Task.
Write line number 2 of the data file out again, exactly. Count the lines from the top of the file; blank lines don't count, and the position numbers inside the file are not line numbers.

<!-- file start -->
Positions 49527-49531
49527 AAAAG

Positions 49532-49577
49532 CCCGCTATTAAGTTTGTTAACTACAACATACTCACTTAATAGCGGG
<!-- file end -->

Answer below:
49527 AAAAG